The pall of death hangs over Chadwick Rantanen’s exhibition ‘Alarmer’. This is ironic because many of the constituent objects in his assemblage sculptures are expressly designed to simulate life. Battery-operated hunting decoys flap their wings and wag their tails in order to attract animals that are living (though soon to be dead).
Rantanen’s Deer Rear (all works 2017) is a pitiful construction. The stylized hindquarters of a deer are laid on the floor, black electrical guts spilling out of the creature’s belly. With an irregular force and tempo, its tail twitches as if it were in the final stages of expiration. In a sense, this is indeed the case: the tail is powered by a dying power pack, which the artist has fitted with batteries smaller than those intended by the manufacturer. As a paradoxical consequence, the decoy is animated with an uncannily realistic weariness.
Rantanen often works with brand-new objects that are already tired in all sorts of ways. Consumer products, probably made in Chinabut associated with red-state Americana, speak of a broader national malaise. Between the petrochemical origin of these plastics and the decoys’ intended violence, there liesan implicit position of antagonismtowards the natural environment, even as its resources are depleted.
The batteries that power the kinetic sculptures in ‘Alarmer’ are cased in plastic sleeves, designed by Rantanen, which resemble cartoon bees. These yellow and black striped covers enable them to fit into slots for the fatter (and higher capacity) batteries, while their plastic wings serve no function except to prevent the cover from closing. Bees, today, are contradictory symbols: of Utopian collectivism and – as Colony Collapse Disorder takes hold across North America and parts of Europe – of environmental catastrophe.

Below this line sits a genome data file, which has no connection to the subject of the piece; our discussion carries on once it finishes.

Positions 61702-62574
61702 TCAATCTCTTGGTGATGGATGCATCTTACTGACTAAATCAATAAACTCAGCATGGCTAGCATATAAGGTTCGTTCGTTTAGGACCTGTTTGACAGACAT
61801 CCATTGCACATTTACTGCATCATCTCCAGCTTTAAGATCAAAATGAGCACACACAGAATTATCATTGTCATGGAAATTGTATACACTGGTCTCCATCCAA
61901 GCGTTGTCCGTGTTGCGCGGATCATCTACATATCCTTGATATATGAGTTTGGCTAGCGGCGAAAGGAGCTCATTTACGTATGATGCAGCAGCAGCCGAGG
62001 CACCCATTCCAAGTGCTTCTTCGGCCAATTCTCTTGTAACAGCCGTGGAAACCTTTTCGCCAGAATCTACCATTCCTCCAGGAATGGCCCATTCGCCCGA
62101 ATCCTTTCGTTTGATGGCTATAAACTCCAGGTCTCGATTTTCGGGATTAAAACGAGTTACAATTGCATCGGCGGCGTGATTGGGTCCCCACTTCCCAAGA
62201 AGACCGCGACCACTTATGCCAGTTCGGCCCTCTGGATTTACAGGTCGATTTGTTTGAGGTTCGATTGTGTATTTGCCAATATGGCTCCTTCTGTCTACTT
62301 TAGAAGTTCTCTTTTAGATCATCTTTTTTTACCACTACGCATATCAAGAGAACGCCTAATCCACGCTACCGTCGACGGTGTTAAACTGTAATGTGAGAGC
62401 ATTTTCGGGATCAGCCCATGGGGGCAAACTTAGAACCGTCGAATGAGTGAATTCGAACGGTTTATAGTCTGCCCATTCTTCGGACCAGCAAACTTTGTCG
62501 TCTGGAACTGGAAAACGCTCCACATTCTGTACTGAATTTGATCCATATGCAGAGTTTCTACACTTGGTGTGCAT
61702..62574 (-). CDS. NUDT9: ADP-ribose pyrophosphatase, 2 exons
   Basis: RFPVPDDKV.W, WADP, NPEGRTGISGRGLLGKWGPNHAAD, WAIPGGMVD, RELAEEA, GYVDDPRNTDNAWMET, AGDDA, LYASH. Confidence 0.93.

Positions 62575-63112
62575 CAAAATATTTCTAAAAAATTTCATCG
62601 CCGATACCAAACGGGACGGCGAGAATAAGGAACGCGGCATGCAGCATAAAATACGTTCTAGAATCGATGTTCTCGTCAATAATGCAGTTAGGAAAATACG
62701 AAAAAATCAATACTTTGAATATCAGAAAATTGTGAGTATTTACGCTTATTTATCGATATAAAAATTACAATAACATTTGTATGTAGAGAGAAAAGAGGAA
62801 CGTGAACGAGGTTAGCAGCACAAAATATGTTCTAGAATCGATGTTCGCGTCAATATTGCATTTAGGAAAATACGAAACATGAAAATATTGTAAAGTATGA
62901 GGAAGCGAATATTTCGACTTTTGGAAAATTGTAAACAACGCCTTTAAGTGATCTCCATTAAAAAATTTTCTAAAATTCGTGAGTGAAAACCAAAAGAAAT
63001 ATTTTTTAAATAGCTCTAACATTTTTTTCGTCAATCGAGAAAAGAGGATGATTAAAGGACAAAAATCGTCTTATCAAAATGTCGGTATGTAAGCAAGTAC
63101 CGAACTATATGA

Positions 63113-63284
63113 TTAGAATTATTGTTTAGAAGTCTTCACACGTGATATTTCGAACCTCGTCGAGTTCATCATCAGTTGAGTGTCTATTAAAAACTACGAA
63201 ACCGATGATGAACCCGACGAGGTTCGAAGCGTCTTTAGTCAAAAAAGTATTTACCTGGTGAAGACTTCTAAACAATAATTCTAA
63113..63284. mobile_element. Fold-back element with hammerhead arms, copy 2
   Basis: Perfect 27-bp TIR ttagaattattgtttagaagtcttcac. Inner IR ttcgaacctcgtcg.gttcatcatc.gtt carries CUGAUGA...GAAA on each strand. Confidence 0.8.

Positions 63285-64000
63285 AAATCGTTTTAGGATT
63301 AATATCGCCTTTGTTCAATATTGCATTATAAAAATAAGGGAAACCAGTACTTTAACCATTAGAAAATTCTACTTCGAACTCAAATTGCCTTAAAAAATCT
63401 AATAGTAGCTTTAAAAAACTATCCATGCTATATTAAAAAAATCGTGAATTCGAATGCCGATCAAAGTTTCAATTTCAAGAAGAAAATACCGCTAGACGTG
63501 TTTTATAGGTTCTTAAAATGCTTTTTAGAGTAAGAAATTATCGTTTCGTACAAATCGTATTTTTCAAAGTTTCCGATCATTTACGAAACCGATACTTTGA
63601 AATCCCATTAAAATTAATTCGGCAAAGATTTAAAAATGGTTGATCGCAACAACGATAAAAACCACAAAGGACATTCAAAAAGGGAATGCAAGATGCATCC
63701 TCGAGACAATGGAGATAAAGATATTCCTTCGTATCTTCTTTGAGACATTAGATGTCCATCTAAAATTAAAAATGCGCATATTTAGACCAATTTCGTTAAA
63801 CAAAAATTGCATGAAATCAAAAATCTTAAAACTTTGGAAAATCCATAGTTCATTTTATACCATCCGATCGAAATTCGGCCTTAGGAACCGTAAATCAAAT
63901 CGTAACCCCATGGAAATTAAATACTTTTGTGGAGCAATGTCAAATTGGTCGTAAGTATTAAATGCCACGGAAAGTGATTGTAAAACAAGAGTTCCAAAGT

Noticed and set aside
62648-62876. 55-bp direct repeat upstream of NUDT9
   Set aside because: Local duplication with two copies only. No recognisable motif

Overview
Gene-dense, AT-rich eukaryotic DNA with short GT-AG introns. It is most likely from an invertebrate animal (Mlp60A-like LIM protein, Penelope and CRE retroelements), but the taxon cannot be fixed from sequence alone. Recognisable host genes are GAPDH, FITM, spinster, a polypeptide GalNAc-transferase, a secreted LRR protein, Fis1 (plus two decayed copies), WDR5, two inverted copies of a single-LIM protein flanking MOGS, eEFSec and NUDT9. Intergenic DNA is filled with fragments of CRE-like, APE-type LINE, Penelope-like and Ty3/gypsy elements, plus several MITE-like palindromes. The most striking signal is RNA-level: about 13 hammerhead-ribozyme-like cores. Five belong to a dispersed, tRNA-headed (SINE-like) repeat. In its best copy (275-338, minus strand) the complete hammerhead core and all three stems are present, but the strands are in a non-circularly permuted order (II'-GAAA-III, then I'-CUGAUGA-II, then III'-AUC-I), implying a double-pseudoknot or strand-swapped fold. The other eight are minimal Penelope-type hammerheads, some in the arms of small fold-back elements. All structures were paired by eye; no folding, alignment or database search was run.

All around Deer Rear, in the shed-like back gallery of Team Bungalow, sculptures that look like ornate, Jorge Pardo-designed flypapers hang from the ceiling. The templates for the scalloped forms come from a pattern designed for products meant for use in hospitals – gowns, wallpaper, curtains, carpets – which is intended to be aesthetically inert. The installation is titled Hanging Strips (Yellow) – yellow because parts of the translucent plastic are smeared, repellently, with silicone glue. Stuck to this mucous substance are wrinkled flakes ofa darker material, identified by the checklist as antimicrobial film – which Rantanen reportedly painstakingly scrapes off hospital fabrics. The result is an artwork for the post-nature era.
The icky smeared silicone and antimicrobial film reappears in another, medically inflected sculpture, Admitting (Green): a folded rectangle of corrugated plastic on the floor, the interior gunk only visible through circular apertures and its two open ends. Far more compelling is the large, hanging sculpture Crow Spread, with which it shares Team Bungalow’s front space. This show-stopping work resembles the horrific spectacle of six crows strung up by their feet and flapping in panic. As with Deer Rear, the birds are decoys hacked by Rantanen’s battery adapters, busy bees that seem like parasites, cheerfully speeding the death throes of the trapped birds. The piece is a chandelier for a psychopath’s dining room.
The final irony, of course, is that any owner of these kinetic sculptures will be obliged to care for them by endlessly replacing the batteries, which the motors drain all too quickly. The bees may be powering these end-of-life simulations, but they are themselves designed to die fast. Deception is built upon cruel deception: the illusion of life in these works leads to death, if you’re a crow, or to a repeating simulation of death, if you’re lucky enough to be a human.
Main image: Chadwick Rantanen, Crow Spread (detail), 2017, installation view, Team Bungalow, Los Angeles
First published in Issue 187